In this video, Mark Niemann-Ross compares R packages designed to work with Excel data. Learn the strengths and weaknesses of each R package for Excel.
- [Instructor] You may have opinions about Excel, but regardless of how you feel about it as a tool, a huge amount of data is stored as Excel files. R provides packages to import and export Excel spreadsheets, maybe too many. There are at least eight packages that work with Excel files. Each of them have different advantages, and some of them rely on external libraries. Some packages are designed for other tasks, but include Excel import and export capabilities for convenience.
There are several important packages we should talk about, either because you'll hear about them from other sources, or because they provide unique tools. These packages are named in similar ways and might be confusing to keep apart. I've included a chart to summarize these differences, and you can find it in the exercise files. When you select a package, you'll want to consider a few things, external dependencies, simplicity, and special requirements. To start with, let's discuss external dependencies.
These are packages that use libraries from other programming tools to support Excel import and export. These dependencies may not matter if you've already installed the language they depend on. For example, Java is already installed on just about every computer in use today, but you may find these dependencies annoying if you need to update the libraries of if the version of the library is incompatible with the package you're hoping to use. Because there is such a wide range of packages available, I recommend you stay away from packages with dependencies unless you have a specific reason for using them.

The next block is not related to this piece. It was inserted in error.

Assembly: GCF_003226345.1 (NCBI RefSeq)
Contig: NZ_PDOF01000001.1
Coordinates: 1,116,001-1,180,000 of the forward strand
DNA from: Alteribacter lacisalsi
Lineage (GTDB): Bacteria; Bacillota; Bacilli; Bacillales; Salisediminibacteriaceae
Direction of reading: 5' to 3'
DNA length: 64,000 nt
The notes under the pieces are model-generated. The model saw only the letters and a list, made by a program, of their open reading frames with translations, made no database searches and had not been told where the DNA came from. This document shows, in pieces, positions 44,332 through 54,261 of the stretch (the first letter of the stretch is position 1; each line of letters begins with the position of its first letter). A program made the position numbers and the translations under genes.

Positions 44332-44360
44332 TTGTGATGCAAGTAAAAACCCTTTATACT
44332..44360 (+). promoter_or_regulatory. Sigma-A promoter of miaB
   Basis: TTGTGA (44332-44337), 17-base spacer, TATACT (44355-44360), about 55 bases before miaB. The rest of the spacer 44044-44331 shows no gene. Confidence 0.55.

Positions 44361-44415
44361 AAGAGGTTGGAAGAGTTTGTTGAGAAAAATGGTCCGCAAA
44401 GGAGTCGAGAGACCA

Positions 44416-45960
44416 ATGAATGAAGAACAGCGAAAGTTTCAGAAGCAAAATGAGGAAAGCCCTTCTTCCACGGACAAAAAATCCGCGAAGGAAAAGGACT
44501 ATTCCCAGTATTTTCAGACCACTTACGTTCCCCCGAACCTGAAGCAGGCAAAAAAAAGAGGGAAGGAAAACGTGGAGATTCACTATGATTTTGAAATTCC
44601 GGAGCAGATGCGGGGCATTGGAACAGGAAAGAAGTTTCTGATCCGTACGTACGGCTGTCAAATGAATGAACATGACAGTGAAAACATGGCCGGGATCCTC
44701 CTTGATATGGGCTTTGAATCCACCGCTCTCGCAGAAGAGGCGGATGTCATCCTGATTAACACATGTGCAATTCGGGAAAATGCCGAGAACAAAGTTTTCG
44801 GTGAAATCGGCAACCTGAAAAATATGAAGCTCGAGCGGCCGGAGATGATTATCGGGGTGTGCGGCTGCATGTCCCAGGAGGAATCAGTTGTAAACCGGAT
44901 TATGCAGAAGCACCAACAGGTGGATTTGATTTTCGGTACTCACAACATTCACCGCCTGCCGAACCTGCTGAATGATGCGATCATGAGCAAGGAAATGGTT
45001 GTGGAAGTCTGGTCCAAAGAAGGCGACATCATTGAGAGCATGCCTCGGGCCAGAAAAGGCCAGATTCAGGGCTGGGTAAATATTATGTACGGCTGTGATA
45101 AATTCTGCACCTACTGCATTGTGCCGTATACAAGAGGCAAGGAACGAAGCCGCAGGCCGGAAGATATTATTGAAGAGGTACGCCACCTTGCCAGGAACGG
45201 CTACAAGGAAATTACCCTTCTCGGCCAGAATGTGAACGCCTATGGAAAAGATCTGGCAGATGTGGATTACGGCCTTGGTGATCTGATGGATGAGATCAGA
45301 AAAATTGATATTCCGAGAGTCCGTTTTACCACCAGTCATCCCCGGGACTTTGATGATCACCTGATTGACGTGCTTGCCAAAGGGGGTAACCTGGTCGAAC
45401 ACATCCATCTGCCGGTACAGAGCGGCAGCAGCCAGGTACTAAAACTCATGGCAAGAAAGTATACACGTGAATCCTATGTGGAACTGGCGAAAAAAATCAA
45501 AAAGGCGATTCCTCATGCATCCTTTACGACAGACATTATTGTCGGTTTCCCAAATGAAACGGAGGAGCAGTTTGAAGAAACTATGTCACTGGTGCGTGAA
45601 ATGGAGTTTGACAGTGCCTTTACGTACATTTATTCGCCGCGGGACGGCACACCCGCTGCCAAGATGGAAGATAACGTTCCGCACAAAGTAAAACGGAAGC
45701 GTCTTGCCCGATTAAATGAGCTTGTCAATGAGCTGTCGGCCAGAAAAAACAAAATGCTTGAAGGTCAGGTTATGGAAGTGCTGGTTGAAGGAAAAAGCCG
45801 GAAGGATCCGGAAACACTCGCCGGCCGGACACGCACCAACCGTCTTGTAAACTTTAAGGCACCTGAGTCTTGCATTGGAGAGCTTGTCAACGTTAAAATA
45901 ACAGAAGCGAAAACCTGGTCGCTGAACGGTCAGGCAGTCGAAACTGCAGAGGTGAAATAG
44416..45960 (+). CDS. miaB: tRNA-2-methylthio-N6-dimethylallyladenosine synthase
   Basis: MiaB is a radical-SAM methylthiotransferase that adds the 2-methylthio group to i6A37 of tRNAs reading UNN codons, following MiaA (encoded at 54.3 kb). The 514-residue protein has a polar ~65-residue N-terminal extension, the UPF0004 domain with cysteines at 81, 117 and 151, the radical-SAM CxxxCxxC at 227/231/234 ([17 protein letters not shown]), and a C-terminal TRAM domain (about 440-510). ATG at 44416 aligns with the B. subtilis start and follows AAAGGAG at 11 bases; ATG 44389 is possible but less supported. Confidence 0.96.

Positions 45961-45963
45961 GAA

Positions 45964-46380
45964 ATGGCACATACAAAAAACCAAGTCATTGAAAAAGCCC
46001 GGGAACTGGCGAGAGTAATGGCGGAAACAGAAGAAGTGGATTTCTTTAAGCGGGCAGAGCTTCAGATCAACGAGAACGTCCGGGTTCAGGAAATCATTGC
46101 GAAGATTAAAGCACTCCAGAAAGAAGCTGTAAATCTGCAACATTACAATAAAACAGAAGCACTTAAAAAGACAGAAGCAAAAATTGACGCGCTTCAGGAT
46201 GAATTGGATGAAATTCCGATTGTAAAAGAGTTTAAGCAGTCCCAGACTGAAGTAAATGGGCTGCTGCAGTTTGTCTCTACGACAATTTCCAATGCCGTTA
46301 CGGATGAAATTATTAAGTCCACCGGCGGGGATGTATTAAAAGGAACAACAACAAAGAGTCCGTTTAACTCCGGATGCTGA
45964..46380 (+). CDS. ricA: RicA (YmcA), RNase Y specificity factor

The second consideration is simplicity, how easy is the package to use? Most packages include at least one command to import or export Excel files without any fuss, but in particular rio, a package, has been designed to simplify the syntax while hiding the necessary code. For example, with the rio package, import is a generic function that looks at the file extension to determine the necessary import library.
Granted, rio depends on several other packages to provide this functionality, but if your goal is simple import or export, you're not going to care what magic is used. In addition, rio has been designed to select the fastest import library available for a particular file format, and it imports more than just Excel files. The downside is that rio imports the entire file, including some data you may not want.
This can result in some tricky cleanup work on the resulting data frame. The third consideration is any special requirements you may have for the data. If you just need the third line of the second page of an Excel workbook, you're best off just importing that data. This can be a big deal if you're faced with a directory of a thousand Excel spreadsheets. In later videos, I'll show how to select individual columns, rows, and cells of a spreadsheet.
In summary, there are multiple choices for Excel import and export. Know which ones are available, and choose the best for your needs.
- Name the three types of big data.
- List three considerations used to determine the appropriate R package for Excel.
- Determine the best package used to import entire Excel workbooks.
- Explain how to import standard text files using base R and tidyverse.
- Define the purpose of the foreign language package for R.
- Recognize restrictions when working on SAS files in the foreign language package.
- Identify the problems involved with extracting data from a PDF in R.